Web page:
I’ve never been a big New Year’s person. I’ve done different things on New Year’s Eve…spent it at the Marriott, at home with family, had a quiet night at a friend’s house, on Mill Ave for the block party…none of it really gets me excited. Maybe I’m subconsciously protesting the whole “New Year’s kiss” cliche, which just makes New Year’s seem like the holiday sibling of Valentine’s Day (maybe they look different and have different interests, but they still share the same mannerisms, DNA and the same last name). Or maybe I just don’t know how to celebrate.
Well, in Moldova, New Year’s Eve is kind of a big deal. For many, I think it kicks off the holiday season. Moldova doesn’t have a Thanksgiving, and only part of the country celebrates Christmas on December 25 (the rest of the country celebrates Orthodox Christmas on January 7). But there’s a whole bunch of hustle and bustle. People wishing happy holiday and many years all over the place.
This time around, I decided to ring in the new year with a fellow Peace Corps volunteer and her host family. (Thanks for the invite, Andrea!) So, on New Year’s Eve Day, I woke up early, picked up some champagne and ingredients for cookies at the grocery store, prepared some baked goods to bring as a gift, and headed to another village through the capital.
My friend and her host mom were slaving away in the kitchen preparing a feast. Three salads, chicken, sausage, goat (yes, I did try it…it was delicious, actually), fish (cooked AND raw), fruit, cake, crepes, bread…it was a FULL table (see photos below). I assisted in the preparations, and we all sat down to eat around 9 p.m. With full stomachs, the fiesta continued, and we piled into the family’s car for my friend’s host brothers to drive us into the city for fireworks and a concert in the city center. We arrived at the festivities just in time, just as the countdown was beginning, “Zece, nouă, opt, șapte…” and we popped open our bottle of champagne to celebrate 2012. And then the fireworks began.
What is it about life that makes us lose our childlike wonder? That makes us forget how to be in awe of something? Maybe it’s something American, because, standing outside in the chilly night as fireworks lit up the sky, the Moldovans around me were audibly impressed. There was such joy in watching the colors light up the sky. They were wowed.
I honestly can’t remember the last time I was “wowed” by fireworks, but I’m pretty sure it’s when I was a kid. Every 4th of July I usually go to see some, but more because it’s a tradition. Eh, they’re fireworks. See ’em every year. No big deal. And standing there, listening to people “ooo” and “aaaah,” I realized something. In some ways, I’ve forgotten how to celebrate. There’s no reason why I can’t geniunely love a firework show; why I can’t find the wonder in that and appreciate the magic of fireworks bringing in the new year. And so I stopped, and I started to look at the sky with a new perspective.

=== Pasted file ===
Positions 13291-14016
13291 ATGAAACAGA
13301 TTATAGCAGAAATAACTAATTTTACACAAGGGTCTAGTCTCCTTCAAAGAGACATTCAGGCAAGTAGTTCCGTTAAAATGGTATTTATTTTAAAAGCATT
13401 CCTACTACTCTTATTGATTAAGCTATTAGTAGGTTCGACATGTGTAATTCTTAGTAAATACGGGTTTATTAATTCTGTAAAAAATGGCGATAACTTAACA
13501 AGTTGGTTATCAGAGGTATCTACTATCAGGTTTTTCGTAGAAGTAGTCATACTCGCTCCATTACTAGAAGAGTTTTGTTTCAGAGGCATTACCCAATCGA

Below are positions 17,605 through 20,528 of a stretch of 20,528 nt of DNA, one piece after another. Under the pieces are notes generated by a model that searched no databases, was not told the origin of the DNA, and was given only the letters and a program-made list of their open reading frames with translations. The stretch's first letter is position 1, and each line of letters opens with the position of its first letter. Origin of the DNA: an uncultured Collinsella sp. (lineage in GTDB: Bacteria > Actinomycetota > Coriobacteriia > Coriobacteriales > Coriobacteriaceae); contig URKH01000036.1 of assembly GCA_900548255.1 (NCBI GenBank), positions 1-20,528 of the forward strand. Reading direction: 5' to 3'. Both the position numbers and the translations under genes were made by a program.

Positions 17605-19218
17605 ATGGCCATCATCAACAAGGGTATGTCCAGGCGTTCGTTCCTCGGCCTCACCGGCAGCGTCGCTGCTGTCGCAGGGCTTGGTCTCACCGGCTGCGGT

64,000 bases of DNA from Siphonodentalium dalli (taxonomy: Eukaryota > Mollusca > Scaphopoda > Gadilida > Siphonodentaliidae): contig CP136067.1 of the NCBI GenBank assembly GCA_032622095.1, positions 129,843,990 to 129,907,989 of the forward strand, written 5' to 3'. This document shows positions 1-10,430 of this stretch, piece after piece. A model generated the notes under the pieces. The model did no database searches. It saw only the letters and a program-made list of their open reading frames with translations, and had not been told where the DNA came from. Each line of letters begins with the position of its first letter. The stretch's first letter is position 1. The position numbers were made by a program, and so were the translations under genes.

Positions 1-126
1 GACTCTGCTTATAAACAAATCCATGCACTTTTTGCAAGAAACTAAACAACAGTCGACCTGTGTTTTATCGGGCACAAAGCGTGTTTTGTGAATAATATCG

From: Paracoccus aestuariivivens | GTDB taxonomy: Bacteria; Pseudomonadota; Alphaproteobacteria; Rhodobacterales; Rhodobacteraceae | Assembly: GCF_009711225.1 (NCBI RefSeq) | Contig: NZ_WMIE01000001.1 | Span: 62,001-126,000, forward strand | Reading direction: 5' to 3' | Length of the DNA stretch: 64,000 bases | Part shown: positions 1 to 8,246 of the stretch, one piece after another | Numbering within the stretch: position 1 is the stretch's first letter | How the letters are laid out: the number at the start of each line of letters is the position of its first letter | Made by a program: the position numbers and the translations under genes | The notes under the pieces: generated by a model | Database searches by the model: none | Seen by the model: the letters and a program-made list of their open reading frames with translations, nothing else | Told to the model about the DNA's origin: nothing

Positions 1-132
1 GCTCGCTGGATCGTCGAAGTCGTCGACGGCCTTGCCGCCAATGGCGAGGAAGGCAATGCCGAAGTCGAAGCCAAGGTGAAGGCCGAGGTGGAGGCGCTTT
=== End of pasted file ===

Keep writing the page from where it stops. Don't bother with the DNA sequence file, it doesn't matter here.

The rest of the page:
Moldova may have development issues and economic woes, but these people know how to celebrate. Even in the face of hardship. They gather together around the same table, enjoying the company of friends and family and feasting on the food they’ve been blessed with. For almost every holiday, birthdays included. And that, my friends, is something I admire.
Back in Phoenix, I used to meet with a mentor (an amazing woman, you know who you are), and awhile back she told me that each year, she and her friends would pick a word for the coming year. Well, I want to pick a word. This year, the Moldovans are teaching me how to celebrate. And so I think my word for this year is going to be “celebrate.”
This is, in part, a concept present in my faith that I’m beginning to see in a new light. But it also present in my work here. So much of this experience as a Peace Corps Volunteer is about the way you perceive the things around you. Look for opportunities, not problems. Look for the humor in situations, don’t get angry. Look at failure as guidance; a learning experience. The ruminations on my blog may be upbeat, but a lot of times this job is hard, and a positive perspective is so important.
So when things get hard, I’m going to find something to celebrate. And when things seem dull, I’m going to remember that life is full of wonder, if only we will open our eyes and look around.
Fireworks are just as bright and colorful as when we were little. We only need to see them that way.
(Note the band dressed in Santa suits.)